Around the final turn, they whirled, straining every muscle for that last pull down the straightaway to the tape. Borck seemed to close on Herbert with every stride, and then the crowd shook the rafters with a mighty cheer—Cunningham was coming on! Inch by inch, the mighty miler closed the gap between himself and the fleet of 600 men down the stretch. Down the stretch, they went…pouring it on…with the crowd by now in a frenzy of excitement.

Herbert came up on his toes and dug for the tape. With every ounce of energy he could get from his tiring body, the slim NYU runner slammed into the tape a winner. Borck held second over the fast-chasing Cunningham. A blanket covered the three runners.

The race seemed very fast, and the crowd eagerly awaited the official time announcement. The timers remained in a huddle for what seemed to be an eternity. Then the announcement came over the public address system…’ the time establishes a NEW INDOOR RECORD’ and the crowd’s roar drowned out the announcer… ‘one minute 11 and one-tenth seconds’. Herbert had proved his right to the 600 throne by breaking Chuck Hornbostel’s all-time mark of 1:11.3. Borck’s 1:11.2 also eclipsed the old mark, and Cunningham with 1:11.3 had tied it.”

1956–A young Ron Clarke, who would later become one of the world’s greatest distance runners, fell during a mile race at Olympic Park in Melbourne, Australia (the site of the 1956 Olympics). Fellow Aussie John Landy, the 2nd man to break the 4-minute barrier in the mile, hurdled Clarke, spiking him on the shoulder, then stopped to offer help. Clarke waved him on and Landy, who lost about 5 seconds, thrilled the large crowd by going on to win the race in 4:04.2. Landy’s act was praised as Australia’s greatest sporting moment of the 20th century and is commemorated by a statue in Melbourne.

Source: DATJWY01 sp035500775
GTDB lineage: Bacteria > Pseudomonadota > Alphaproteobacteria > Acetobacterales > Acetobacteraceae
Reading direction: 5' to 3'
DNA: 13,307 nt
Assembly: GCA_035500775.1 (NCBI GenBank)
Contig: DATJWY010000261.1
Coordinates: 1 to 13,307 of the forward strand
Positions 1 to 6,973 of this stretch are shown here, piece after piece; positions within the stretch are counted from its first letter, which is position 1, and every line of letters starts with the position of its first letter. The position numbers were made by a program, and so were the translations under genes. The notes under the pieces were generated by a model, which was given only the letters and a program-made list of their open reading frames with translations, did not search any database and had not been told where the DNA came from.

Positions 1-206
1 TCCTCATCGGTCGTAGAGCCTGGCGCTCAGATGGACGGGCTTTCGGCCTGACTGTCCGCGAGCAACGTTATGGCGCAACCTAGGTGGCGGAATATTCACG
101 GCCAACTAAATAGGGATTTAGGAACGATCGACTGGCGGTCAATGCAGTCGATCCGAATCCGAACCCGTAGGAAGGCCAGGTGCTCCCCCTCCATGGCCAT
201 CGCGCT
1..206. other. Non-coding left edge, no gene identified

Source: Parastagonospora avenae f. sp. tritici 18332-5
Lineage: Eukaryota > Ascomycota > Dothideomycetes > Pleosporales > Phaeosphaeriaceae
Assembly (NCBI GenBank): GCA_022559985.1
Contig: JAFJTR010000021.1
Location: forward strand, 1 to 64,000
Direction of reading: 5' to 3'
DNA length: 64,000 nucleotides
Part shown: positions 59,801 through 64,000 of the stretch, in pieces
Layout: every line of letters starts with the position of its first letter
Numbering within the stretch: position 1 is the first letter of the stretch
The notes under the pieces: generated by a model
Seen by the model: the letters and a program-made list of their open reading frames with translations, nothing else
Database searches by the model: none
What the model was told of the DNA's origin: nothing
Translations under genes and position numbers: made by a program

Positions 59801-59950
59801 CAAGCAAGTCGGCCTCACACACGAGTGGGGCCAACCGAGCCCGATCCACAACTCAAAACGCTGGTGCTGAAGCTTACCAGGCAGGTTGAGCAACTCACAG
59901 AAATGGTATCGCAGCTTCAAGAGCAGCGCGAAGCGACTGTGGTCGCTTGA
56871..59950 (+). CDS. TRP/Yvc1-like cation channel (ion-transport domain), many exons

A Look Back:






1965(Updated)–The brainchild of Don Canham, Michigan’s Athletic Director,  the inaugural NCAA Indoor Championships (3-12,13) were held on the 11-lap banked track in Detroit’s Cobo Arena. Missouri (14) won the team title over Oklahoma State (12) and Villanova (11). Scoring was 5-4-3-2-1.

The first NCAA Indoor Champions (all races in yards):

60—Charlie Greene (Nebraska) 6.1…1st of his 3 titles

440—Theron Lewis (LSU) 47.8…2.Jim Kemp (Kentucky State) 48.3

600—Leland Albright (LSU) 1:10.0

880—Tom Von Ruden (Oklahoma State) 1:51.8…3.Tom Sullivan (Villanova) 1:53.6

1000—Robin Lingle (Missouri) 2:09.9…2.George Germann (Seton Hall) 2:10.3

Mile—Chris Johnson (USC) 4:08.0

2-Mile—Herald Hadley (Kansas) 8:56.4

60-Hurdles—Gene Washington (Michigan State) 7.2

Mile Relay—Morgan State 3:15.5

2 Mile Relay—Oklahoma State 7:27.9

High Jump—Frank Costello (Maryland)  6-10 (2.085)

Pole Vault—Bob Yard (Washington State)  15-8  ¼ (4.78)…5.John Uelses (LaSalle) 15-4  ¼ (4.68)

Long Jump—Mike Cole (Maryland) 25-1  (7.645)…3.Phil Shinnick (Washington State)   24-11  ¼ (7.60)

Shot Put—Randy Matson (Texas A&M) 63-2  ¼ (19.26)

Since freshmen weren’t eligible for varsity competition at the time, Washington State’s Gerry Lindgren ran in a special mile, finishing 2nd to former Illinois star Al Carius (4:09.0-4:09.4). Carius was a highly successful coach at Div.III’s North Central College for 54 years.